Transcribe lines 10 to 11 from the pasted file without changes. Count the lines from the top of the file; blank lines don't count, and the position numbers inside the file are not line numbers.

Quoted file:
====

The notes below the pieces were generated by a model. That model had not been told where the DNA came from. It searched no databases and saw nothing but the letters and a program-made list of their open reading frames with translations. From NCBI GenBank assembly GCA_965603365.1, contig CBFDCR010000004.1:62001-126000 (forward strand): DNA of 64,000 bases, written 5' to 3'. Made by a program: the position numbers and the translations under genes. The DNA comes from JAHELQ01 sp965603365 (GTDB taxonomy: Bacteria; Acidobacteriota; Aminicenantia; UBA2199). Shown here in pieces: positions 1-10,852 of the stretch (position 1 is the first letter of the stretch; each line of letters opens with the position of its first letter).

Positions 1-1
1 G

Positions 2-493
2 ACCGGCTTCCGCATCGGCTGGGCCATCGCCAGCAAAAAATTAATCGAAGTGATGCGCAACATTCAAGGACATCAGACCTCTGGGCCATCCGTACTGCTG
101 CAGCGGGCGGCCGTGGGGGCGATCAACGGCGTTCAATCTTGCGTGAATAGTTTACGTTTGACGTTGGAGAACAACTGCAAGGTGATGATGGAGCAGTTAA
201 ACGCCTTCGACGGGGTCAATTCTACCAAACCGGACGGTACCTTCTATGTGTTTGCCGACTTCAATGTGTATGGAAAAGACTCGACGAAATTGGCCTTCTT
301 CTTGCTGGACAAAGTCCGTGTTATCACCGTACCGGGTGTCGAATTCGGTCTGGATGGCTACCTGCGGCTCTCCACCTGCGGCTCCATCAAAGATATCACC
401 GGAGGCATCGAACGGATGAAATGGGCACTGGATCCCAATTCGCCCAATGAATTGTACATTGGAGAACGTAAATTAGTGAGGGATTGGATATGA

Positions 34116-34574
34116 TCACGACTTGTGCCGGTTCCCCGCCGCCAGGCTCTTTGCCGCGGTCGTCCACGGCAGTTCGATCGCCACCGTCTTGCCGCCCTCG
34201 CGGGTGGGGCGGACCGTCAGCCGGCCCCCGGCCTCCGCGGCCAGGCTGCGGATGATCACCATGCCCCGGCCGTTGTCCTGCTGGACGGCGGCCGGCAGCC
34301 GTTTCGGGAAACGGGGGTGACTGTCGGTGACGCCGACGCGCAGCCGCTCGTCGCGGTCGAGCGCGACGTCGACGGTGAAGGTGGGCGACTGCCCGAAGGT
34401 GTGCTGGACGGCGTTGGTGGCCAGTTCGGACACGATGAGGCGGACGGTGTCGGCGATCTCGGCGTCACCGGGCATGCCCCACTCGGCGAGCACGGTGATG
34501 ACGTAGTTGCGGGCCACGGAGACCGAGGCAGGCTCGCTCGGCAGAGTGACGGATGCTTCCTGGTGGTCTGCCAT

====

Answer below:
Positions 34116-34574
34116 TCACGACTTGTGCCGGTTCCCCGCCGCCAGGCTCTTTGCCGCGGTCGTCCACGGCAGTTCGATCGCCACCGTCTTGCCGCCCTCG